Sep 7, 2017A Good Defense
There are many buzzwords that catch the attention of those in the athletic training community. In recent years, one has drawn more attention than most: MRSA. Methicillin-resistant Staphylococcus aureus (MRSA) is a bacterial infection caused by the Staphylococcus aureus germ. It is highly contagious and can cause serious skin/wound infections, pneumonia, or infections of the blood. MRSA, however, is only one of many infectious diseases that can plague an athletic facility. As athletic trainers, we must use a variety of antimicrobial products to protect our athletes from all of them.
What are infectious skin conditions?
First, let’s examine infectious skin conditions. In general, infections can be broken down into three broad categories: viral, bacterial, and fungal.
Viral infections cannot be treated with antibiotics and are caused by ultramicroscopic organisms that require a host cell for survival. Common examples found in the athletic setting are the herpes simplex virus and Molluscum contagiosum.
For disinfecting personal equipment — such as football pads — ensure that the product you are considering is EPA-approved as a viral, bacterial, and fungal disinfectant and that it is safe to use on commonly contacted surfaces or sports equipment.
Bacterial infections are caused by single-celled microorganisms. Many common bacterial infections in the athletic setting are the result of a Staphylococcus aureus germ, or what many people refer to as a staph infection. These can present as many different conditions, but common manifestations of staph infections seen in athletes include impetigo and folliculitis.
Fungal infections are often the result of organisms derived from yeast or mold. Fungal infections are fairly common in the athletic setting and can present as tinea corporis (ringworm), tinea cruris (jock itch), and tinea pedis (athlete’s foot).
Prevention is Key
In athletics, a single case of a viral, bacterial, or fungal infection can quickly spread to multiple participants if left untreated. The best way to address infectious skin diseases is to prevent them before they occur. The NATA recommends a team-based approach for this. No matter the setting, communication is key among all parties. Here are some best practices for preventing infectious diseases:
• Discuss the importance of regular hygienic practices with all staff, including custodians.
• Have a plan for systematic and regular disinfection of your setting, especially of commonly touched surfaces, such as floors, door handles, tables, equipment, showers, etc.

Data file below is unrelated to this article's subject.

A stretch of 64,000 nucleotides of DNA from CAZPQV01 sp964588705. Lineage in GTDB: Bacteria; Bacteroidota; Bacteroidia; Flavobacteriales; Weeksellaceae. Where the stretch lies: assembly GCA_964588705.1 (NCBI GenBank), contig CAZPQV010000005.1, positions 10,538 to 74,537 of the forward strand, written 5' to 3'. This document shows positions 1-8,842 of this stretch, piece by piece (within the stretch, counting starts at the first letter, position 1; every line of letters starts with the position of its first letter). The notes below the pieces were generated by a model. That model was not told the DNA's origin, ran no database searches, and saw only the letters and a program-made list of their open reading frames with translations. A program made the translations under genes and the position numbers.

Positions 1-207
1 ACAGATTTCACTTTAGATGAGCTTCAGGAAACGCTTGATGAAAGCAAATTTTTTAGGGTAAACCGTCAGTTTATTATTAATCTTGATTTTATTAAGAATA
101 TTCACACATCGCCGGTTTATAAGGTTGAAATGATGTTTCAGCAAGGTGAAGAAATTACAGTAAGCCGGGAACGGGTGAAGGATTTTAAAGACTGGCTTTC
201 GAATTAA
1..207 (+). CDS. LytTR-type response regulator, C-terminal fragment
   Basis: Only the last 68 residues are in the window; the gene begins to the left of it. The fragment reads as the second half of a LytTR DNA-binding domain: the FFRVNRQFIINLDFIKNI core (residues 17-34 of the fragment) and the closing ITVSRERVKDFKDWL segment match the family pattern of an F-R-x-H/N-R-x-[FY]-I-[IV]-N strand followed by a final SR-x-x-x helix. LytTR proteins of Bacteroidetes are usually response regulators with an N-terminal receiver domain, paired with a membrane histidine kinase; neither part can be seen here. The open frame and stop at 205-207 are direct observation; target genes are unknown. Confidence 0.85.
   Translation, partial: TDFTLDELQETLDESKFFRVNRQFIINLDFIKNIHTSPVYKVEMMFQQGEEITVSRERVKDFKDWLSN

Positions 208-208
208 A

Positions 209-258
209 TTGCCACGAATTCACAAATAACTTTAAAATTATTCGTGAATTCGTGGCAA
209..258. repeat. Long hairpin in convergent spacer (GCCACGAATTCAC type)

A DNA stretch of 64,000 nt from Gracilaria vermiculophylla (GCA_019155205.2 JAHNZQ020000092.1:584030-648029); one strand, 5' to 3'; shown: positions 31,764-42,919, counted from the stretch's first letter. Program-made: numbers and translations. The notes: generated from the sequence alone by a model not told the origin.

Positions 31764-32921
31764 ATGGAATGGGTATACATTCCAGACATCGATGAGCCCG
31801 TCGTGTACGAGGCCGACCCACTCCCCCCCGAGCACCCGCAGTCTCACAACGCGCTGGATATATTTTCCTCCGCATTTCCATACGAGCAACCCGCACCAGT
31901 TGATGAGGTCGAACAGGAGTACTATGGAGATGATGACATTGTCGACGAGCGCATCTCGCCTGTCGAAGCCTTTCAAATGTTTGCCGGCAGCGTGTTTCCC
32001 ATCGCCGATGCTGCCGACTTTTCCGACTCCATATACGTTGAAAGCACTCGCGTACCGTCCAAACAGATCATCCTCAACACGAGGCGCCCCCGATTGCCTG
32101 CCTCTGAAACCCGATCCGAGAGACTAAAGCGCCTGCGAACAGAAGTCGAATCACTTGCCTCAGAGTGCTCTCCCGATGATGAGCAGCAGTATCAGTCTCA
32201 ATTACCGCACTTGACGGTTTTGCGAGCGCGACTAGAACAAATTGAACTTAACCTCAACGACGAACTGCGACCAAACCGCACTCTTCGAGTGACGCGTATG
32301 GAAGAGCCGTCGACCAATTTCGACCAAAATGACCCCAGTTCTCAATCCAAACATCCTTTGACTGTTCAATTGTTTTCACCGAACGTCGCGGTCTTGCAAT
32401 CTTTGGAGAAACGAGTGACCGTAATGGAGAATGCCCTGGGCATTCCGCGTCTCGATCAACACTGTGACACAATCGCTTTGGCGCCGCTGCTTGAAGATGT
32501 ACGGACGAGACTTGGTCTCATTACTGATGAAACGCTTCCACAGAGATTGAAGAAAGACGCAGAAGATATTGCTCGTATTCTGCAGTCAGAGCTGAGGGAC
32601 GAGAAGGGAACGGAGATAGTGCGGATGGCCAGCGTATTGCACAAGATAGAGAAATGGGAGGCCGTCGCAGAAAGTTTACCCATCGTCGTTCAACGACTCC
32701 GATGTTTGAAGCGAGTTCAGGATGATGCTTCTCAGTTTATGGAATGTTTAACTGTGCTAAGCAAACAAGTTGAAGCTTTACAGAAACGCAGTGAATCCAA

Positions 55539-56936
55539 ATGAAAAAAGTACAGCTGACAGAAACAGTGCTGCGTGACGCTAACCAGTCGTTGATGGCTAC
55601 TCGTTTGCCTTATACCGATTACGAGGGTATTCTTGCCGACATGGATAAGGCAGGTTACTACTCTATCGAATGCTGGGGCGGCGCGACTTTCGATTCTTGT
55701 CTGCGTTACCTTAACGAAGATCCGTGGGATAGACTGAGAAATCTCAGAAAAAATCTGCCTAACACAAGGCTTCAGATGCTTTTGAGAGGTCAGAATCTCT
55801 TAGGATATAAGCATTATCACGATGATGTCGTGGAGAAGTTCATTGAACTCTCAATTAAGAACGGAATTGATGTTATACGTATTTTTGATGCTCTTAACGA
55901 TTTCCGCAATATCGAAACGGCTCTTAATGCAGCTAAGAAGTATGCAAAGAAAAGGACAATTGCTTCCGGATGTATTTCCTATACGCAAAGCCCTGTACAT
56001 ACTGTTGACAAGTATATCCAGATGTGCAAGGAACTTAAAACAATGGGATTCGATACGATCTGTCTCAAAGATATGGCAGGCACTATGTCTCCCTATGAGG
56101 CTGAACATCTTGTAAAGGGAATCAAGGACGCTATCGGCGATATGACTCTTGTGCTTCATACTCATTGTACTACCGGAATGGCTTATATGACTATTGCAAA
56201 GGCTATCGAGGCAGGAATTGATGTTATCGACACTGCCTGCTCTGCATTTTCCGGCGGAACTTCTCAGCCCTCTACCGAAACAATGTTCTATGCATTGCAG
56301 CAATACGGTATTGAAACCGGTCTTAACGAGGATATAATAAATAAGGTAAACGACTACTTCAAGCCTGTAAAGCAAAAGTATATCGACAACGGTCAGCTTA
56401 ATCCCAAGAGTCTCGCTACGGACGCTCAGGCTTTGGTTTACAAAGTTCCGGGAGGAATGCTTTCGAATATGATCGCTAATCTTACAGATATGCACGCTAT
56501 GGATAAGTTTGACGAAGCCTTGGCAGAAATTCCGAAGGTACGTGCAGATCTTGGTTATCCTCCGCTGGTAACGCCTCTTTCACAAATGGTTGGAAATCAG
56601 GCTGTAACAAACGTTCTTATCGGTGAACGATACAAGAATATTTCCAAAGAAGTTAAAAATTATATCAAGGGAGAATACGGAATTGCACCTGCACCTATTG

• Have a plan for reporting, documenting, and tracking infectious skin diseases.
• Provide antimicrobial liquid hand soaps in restrooms and at all sinks to encourage frequent hand washing.
• Provide antimicrobial instant hand sanitizers around your facility to encourage hand disinfection when soap and water are not readily available.
• Have guidelines for managing patients/clients/athletes with suspected infectious skin conditions.
• Document safe return to activity.
• Ensure proper treatment and management of the condition once the athlete returns to sport, such as covering the affected area with a dressing.
• Design a management plan that meets clinical standards and protects patient confidentiality.
Selecting the Right Disinfectant
A multidimensional approach to disinfecting an athletic facility is another crucial step in preventing the spread of infectious diseases. When it comes to selecting the appropriate disinfecting agent for your athletic training room, there are many different choices, and it can become a bit overwhelming.
The Centers for Disease Control recommends that any disinfecting agent be approved by the Environmental Protection Agency (EPA) and that all manufacturers’ guidelines for the amount used, its dilution ratio, and contact time be strictly followed. For disinfecting personal equipment — such as football pads — ensure that the product you are considering is EPA-approved as a viral, bacterial, and fungal disinfectant and that it is safe to use on commonly contacted surfaces or sports equipment. If your facility requires the laundering of fabrics, there are also EPA-approved disinfectants that can be used for this task. Simply read the product label, ensure that it is EPA-approved, and follow all the manufacturers’ recommendations for use.
A common cost-saving technique for facility disinfection is the use of household bleach diluted with tap water. The recommended bleach to water ratio is 1:10 (one part bleach to 10 parts water). Although cost-effective, studies have shown that contact with bleach solutions can cause skin irritation. In addition, it is recommended that EPA-approved disinfectants be used instead of homemade remedies, as they are safer and more consistent in combating infectious skin disease-causing agents.
Lastly, ensure that all disinfectants are labeled appropriately and that emergency contamination/exposure/ingestion information is readily available. As a standard precaution, all cleaning solutions should be stored in a secured location that is inaccessible to children.
Following these steps can stop the spread of infectious diseases before it starts. Using the correct antimicrobial products in the correct manner will keep athletes safe and healthy.
1. Prentice, William E., and Daniel D. Arnheim. Arnheim’s Principles of Athletic Training: A Competency-based Approach. Boston: McGraw-Hill Higher Education, 2009. Print.
2. The Centers for Disease Control and Prevention: www.cdc.gov
3. The National Athletic Trainers’ Association: www.nata.org
4. The Environmental Protection Agency: www.epa.gov